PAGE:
Cocooned in a blue and gray helicopter, NFL Commissioner Paul Tagliabue and other dignitaries got an air tour Friday of the grand vistas of Carson, taking in the red-shirted golf giant at the Dominguez Golf Course, the Vista Loma mobile home park and the graffiti-marred South Bay Six drive-in ("Manuel loves Angela").
And, of course, the former landfill that Michael Ovitz hopes to turn into a combination mall and football stadium.
After a 30-minute flight during which the chopper flew over but did not land on the 157-acre site, lest anyone's shoes come in contact with soil blanketing a toxics-laced stew, the tour ended in a sheriff's station parking lot.
There began a procession to a community center, where Councilman Daryl Sweeney received the "great commissioner" and Mayor Pete Fajardo called it a "great day for the city of Carson" and much speechifying ensued.
What unfolded Friday in Carson, the South Bay suburb, was a carefully orchestrated media spectacle--one designed to "confirm the NFL's continued interest in Carson," as the city's invitation to reporters put it.
Or, at the very least, the league's ongoing interest in dealing with Ovitz, the former super-agent.
But the substance Friday--and there was precious little of it--could be found only in semantics and in subtle hints.
Tagliabue, for instance, began his remarks by singling out Ovitz for "vision and initiative." He noted that a key in considering a new NFL owner is "what experience does the ownership have in entertainment."
Later, Tagliabue called the design of the proposed Carson mall and stadium, which Ovitz has dubbed the Hacienda, "inspired"--yet another pointed reminder for league owners, as they head to Phoenix on March 15 to consider awarding a 32nd team, of Ovitz's marketing skills and franchise ownership potential.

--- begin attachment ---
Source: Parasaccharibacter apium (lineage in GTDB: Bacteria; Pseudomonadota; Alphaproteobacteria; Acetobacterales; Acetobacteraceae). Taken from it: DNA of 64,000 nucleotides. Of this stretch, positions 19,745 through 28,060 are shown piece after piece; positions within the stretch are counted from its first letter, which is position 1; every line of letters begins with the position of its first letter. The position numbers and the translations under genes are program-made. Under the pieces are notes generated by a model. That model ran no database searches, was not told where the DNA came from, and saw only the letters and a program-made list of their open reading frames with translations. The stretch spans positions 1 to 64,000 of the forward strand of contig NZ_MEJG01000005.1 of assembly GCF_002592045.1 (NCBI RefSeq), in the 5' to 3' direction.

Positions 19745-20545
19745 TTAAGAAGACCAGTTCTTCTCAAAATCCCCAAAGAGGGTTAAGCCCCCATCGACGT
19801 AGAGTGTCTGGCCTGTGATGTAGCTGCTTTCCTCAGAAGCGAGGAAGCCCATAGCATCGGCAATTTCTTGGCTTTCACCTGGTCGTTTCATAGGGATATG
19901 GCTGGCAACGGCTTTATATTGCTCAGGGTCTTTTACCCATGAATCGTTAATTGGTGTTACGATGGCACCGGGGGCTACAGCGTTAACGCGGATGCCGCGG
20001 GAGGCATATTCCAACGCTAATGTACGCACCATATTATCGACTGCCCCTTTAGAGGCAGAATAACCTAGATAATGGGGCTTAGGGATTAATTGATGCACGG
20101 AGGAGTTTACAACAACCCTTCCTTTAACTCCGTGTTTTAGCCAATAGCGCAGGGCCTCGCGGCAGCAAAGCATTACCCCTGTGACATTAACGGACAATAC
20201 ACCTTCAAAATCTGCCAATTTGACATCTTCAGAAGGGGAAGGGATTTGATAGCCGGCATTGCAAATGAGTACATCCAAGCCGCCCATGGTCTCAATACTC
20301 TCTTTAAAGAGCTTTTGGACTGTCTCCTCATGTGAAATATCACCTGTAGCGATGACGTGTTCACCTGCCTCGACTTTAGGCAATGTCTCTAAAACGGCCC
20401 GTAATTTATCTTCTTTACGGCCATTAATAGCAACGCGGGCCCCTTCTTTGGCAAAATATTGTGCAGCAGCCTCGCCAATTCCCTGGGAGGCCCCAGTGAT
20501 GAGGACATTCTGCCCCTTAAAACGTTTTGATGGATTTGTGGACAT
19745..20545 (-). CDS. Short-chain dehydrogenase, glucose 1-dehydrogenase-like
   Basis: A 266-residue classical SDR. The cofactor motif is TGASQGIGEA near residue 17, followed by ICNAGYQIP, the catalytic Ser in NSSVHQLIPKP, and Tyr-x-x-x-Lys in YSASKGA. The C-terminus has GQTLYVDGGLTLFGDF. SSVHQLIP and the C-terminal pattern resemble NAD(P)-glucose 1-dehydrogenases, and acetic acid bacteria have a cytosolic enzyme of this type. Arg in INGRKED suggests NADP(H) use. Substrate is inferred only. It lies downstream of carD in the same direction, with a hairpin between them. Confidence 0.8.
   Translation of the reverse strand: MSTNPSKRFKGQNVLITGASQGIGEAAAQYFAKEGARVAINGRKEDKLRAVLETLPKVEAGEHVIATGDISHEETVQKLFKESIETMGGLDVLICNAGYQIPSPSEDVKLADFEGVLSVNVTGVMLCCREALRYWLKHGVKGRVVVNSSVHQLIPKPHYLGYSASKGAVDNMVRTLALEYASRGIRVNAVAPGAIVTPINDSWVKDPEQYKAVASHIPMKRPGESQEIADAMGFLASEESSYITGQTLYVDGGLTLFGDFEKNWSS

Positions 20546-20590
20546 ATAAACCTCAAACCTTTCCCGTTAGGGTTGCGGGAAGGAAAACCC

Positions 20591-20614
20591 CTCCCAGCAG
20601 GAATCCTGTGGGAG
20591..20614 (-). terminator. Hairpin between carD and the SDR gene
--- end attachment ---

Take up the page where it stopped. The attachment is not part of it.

As Jerry Richardson, owner of the Carolina Panthers and chair of the NFL's stadium committee, put it, "Michael has done a tremendous job in . . . bringing positive focus to the National Football League."
It's not yet clear that the necessary 24 votes for a 32nd team are in hand. Richardson said, "I can't predict what 23 other owners are going to do."
He urged further caution when asked if he believed he could get a unanimous 14 votes--and a signal of solidarity--from an expansion committee meeting scheduled to precede league-wide consideration of a 32nd team.
"I don't know if we can get 14," Richardson said. "I think we can get a very high percentage of that number."
Recently, however, and most particularly since an expansion committee meeting last month in Atlanta, the league has signaled its intent to announce at the Phoenix meeting that it will put football back to Los Angeles in 2002.
Where, however, remains unclear--Carson or a rebuilt Coliseum near downtown Los Angeles. The New Coliseum bid is headed by real estate heavyweights Ed Roski Jr. and Eli Broad.
Houston is also bidding for a team. Its proposal is headed by wealthy businessman Robert McNair and features some $200 million in public money.
A complicating factor may be Oakland Raider owner Al Davis' claim that he still owns the L.A. market, which the Raiders reiterated in a lawsuit filed Wednesday in Los Angeles Superior Court. Asked about that, Tagliabue asserted Friday, "I don't think it factors in at all."
The league wants the Los Angeles market, primarily for television viewership and marketing opportunities--which it has made obvious in recent months by declining to commit to the solid Houston bid.
An independent appraisal has suggested, however, that the league can do better than a new Coliseum or the Hacienda.
The NFL has indicated it is considering forming a partnership with a committee of prominent Los Angeles-area business executives and politicians and putting together a financial plan for a new stadium.
The league's hope is to find public funds to mix with money from the sale of luxury suites and club seats, along with its own contribution.
The NFL, however, will be interested in having Broad and Roski on the committee--as well as Ovitz.
Tagliabue signaled as much in answering the first question from reporters.
A stadium is key to expansion, he said. So is the nature of the ownership. And "what kind of statement the stadium and the ownership make about a vision of the National Football League, really, for the 21st century--because that's what we're talking about--that gets us into the kind of entertainment business we want to be, the type of sports league we want to be and the type of service we want to deliver to our fans."